Sunday, August 5, 2007

Mitch at Fancy Farm: Stumbo Draws First Blood


Never let it be said that Greg Stumbo doesn't come out swinging. The Kentucky Attorney General is close to the worst possible choice to challenge Senate Minority Leader Mitch McConnell for re-election next year, but Greg drew first blood at the 127th annual "Pork, Pie and Politics" Fancy Farm picnic yesterday. The Lexington Herald-Leader's Jack Brammer reports:

McConnell never mentioned his bid for re-election next year. But Democratic Attorney General Greg Stumbo, who has formed an exploratory committee for a possible run against McConnell, brought several dogs with him to make light of McConnell's famous campaign ad against U.S. Walter "Dee" Huddleston in the 1980s, in which he used hounds to search for Huddleston. Stumbo's white polo shirt said he is "hunting for a real U.S. Senator."

McConnell's only decent line was a shot at Democratic Gubernatorial candidate Steve Beshear.

McConnell noted that he defeated Beshear in a U.S. Senate race in 1996 and that Beshear ran unsuccessfully for governor in 1987.

"It's actually good to see that Kentucky Democrats embrace recycling," McConnell said.

Yep, and you're headed for the compost pile, Mitch.

The real fireworks were between Beshear and Incumbent Criminal Gov. Ernie Fletcher. Brammer again:

The two candidates for governor stumped for votes as a heavily partisan crowd whooped for their favorites and heckled their opponents. Fletcher employed costumed characters in the crowd to underscore his comments. Fletcher said Attorney General Greg Stumbo and other Democrats could not stop him even with their "political witch hunt." On cue, a young woman dressed in a witch's black outfit stood up in the audience as Fletcher pointed to her.

He was referring to a lengthy investigation of hiring in his administration that led to three misdemeanor charges against Fletcher that later were dropped when he and Stumbo reached an agreement.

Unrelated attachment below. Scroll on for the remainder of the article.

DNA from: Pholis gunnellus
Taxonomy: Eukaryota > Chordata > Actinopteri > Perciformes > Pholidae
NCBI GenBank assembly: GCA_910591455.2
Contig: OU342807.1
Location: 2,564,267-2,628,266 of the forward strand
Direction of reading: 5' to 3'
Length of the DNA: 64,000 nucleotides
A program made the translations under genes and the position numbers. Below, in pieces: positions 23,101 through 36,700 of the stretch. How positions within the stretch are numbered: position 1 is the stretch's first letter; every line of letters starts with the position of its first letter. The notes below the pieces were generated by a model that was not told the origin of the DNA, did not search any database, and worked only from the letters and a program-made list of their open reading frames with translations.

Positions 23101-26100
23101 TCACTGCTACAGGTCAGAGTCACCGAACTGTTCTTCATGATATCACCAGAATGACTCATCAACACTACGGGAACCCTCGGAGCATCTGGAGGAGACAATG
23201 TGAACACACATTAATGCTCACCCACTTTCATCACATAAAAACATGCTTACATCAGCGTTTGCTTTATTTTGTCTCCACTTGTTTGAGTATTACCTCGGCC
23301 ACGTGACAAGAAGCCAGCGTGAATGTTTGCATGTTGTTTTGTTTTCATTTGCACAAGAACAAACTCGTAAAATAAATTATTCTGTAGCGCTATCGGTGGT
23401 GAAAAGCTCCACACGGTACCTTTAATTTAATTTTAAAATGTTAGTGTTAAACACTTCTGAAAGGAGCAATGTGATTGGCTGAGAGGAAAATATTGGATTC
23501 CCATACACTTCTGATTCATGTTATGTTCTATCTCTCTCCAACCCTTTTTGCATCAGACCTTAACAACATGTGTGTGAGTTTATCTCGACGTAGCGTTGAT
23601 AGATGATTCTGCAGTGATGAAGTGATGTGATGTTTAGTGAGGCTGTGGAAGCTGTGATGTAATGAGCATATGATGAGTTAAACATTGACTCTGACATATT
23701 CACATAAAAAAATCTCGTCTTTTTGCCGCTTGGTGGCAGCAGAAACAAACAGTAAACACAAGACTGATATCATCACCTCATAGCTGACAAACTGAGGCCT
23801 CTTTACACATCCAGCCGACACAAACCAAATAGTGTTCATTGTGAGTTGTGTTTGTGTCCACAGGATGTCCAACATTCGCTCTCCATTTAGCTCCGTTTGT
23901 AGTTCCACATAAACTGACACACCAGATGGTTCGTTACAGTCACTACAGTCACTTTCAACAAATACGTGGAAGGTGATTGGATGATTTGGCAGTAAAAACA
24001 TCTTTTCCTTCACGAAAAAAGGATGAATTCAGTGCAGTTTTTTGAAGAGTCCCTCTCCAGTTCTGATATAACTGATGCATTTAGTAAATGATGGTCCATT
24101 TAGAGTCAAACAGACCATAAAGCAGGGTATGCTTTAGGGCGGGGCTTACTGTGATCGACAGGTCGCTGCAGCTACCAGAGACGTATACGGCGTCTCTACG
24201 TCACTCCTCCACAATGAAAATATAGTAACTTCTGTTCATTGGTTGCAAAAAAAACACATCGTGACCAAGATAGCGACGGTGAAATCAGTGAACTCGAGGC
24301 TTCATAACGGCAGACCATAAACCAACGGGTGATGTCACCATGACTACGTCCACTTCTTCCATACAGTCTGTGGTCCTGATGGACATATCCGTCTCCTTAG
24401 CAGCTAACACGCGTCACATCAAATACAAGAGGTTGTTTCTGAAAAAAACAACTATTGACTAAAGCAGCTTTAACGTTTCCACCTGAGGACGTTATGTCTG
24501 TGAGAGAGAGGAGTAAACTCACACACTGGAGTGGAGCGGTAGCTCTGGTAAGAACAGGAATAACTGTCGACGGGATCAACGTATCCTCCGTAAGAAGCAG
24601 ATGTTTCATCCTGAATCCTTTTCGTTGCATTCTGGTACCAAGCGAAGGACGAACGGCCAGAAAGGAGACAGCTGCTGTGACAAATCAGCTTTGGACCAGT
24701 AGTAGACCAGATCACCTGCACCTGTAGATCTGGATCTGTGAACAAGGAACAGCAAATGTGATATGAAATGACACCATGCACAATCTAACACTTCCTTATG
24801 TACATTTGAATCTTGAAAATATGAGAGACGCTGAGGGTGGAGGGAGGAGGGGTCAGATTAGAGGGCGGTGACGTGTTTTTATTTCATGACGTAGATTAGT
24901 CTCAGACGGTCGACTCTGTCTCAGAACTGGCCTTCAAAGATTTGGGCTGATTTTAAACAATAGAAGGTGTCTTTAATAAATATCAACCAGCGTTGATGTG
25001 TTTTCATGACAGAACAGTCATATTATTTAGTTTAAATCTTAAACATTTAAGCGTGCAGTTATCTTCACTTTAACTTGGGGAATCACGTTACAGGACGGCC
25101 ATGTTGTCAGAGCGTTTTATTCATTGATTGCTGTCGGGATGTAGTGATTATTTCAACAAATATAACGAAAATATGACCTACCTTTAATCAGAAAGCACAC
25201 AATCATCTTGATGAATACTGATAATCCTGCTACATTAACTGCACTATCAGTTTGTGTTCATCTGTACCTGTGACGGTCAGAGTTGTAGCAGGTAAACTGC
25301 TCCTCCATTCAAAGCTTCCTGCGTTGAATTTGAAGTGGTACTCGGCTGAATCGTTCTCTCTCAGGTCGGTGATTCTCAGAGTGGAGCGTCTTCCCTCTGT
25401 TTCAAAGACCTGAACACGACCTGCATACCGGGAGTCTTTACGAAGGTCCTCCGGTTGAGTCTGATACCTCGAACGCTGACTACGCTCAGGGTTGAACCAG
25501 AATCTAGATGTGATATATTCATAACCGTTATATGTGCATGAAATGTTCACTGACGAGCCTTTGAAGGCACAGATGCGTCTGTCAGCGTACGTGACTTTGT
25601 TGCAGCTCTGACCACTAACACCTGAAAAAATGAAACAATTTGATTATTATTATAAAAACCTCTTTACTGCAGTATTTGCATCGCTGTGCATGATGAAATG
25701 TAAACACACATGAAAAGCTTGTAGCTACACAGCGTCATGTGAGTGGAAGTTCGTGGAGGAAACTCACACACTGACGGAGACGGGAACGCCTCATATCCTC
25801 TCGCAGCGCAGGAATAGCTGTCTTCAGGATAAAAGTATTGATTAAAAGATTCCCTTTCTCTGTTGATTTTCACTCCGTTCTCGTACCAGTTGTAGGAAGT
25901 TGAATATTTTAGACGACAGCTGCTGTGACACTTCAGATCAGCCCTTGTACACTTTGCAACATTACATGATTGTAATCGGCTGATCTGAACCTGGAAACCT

Fletcher later pointed to a character dressed like Moses. "He must be looking for the Ten Commandments, but he won't find them in our courthouses or schools," the governor said.

He was referring to Beshear's decision as attorney general from 1979 to 1983 when Beshear issued advisory opinions that removed copies of the Ten Commandments from public-school classrooms. At the time, Beshear said he had to follow constitutional and U.S. Supreme Court guidelines.

"I obeyed the law," Beshear said yesterday. "As governor I would obey the law. And wouldn't that be a great change to have a governor who obeys the law?" To illustrate his point, about 15 Beshear supporters who were labeled "Ernie's Chain Gang" marched around the crowd while dressed in prison garb and handcuffs.

Fletcher countered with "Easy Money Steve," who threw out casino chips ridiculing Beshear's position that Kentuckians should decide at the polls whether to allow expanded gambling.

Fletcher, who initially said he would not support or oppose a legislative move for casino gambling but now maintains expanded gambling will never occur while he is governor, said casino gambling in the state would lead to an increase in crimes, divorces and bankruptcies.

Beshear accused Fletcher of using scare tactics on the gambling issue, noting that the Fancy Farm picnic's main purpose is to raise funds through charitable gaming for St. Jerome Catholic church.

He called Fletcher hypocritical for not calling for the repeal of church bingo, the state lottery and parimutuel wagering.

After their speeches, Fletcher said "there is a world of difference" between casino gambling and other forms of gambling now in Kentucky.

In his speech, Beshear pounded away at the "failed leadership" in Frankfort the last four years.

Mixing a tourist slogan for Las Vegas with his lack-of-leadership claims, Beshear said, "What's going on in Frankfort right now shouldn't stay in Frankfort any longer." He then rattled off some figures that showed Kentucky in recent years has been dropping in economic development rankings for states.

And the prize for low blow predictably goes to one of the state's slimiest wingnuts.

The two candidates' running mates also did not shy away from each other. Robbie Rudolph, Fletcher's running mate, said Beshear and state Sen. Daniel Mongiardo of Hazard are "a match made in Vegas."

Rudolph said, "Fancy Dan likes young ...." Rudolph then paused, saying he is glad his daughter recently married.

Rudolph's comments were a reference to Mongiardo's engagement to Allison Patrick of Frankfort. There is an age difference of about 25 years between Mongiardo, 47, and Patrick. Mongiardo said they will not marry until after the November election.

Nice double-play there, implying Mongiardo is both gay and a child molester. Classy, Robbie. Very classy.

UPDATE, 7:17 p.m.: Ditch Mitch has great Fancy Farm coverage. (No permalink - scroll down.) And Hillbilly Report has pictures!